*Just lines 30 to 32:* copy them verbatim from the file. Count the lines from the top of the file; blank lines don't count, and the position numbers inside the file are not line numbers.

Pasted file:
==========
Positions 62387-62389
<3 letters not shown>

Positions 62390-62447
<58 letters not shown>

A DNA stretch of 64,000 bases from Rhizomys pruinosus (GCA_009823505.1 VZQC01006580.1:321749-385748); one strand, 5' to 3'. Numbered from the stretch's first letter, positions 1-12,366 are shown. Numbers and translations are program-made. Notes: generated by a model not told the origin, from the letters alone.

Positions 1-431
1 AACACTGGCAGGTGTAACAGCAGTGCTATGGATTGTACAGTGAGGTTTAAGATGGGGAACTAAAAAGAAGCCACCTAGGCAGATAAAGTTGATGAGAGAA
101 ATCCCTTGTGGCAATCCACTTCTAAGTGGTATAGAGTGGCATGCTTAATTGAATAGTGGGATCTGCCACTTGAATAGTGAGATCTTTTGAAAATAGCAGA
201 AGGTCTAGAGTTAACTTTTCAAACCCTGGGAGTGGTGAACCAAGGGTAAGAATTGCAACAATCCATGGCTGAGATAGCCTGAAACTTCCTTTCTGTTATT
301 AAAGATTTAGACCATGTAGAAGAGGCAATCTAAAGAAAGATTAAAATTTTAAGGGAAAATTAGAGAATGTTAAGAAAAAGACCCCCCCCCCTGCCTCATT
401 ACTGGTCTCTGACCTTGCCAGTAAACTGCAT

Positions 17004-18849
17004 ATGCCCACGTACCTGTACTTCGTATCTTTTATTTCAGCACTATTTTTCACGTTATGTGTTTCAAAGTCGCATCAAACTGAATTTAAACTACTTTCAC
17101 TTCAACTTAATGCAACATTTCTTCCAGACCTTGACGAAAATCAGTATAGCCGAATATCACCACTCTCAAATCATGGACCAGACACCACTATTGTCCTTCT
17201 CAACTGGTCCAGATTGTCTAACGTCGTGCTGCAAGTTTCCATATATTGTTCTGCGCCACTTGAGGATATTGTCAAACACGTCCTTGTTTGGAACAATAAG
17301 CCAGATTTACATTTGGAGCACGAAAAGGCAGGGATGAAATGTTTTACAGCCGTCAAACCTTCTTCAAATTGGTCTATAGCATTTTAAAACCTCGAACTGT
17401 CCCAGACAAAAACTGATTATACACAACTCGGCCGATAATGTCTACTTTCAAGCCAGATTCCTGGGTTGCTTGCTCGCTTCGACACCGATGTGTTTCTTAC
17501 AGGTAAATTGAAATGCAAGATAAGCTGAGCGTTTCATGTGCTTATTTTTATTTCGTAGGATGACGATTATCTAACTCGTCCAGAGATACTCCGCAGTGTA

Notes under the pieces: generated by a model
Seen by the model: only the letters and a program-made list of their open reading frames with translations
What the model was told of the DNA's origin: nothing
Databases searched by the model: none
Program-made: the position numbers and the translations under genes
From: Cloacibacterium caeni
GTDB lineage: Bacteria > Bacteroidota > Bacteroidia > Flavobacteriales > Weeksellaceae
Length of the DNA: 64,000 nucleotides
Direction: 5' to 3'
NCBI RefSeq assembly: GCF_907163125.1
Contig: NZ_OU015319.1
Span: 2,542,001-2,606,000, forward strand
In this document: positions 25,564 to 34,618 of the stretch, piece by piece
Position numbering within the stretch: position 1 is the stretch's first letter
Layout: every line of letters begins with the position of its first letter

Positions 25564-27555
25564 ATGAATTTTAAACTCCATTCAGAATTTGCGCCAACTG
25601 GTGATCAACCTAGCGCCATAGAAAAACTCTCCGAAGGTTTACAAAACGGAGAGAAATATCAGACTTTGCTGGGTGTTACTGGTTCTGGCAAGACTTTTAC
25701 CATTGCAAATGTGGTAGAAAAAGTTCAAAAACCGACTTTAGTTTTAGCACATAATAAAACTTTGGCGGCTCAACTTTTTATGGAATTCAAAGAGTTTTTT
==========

Span: 2,542,001-2,606,000, forward strand
In this document: positions 25,564 to 34,618 of the stretch, piece by piece
Position numbering within the stretch: position 1 is the stretch's first letter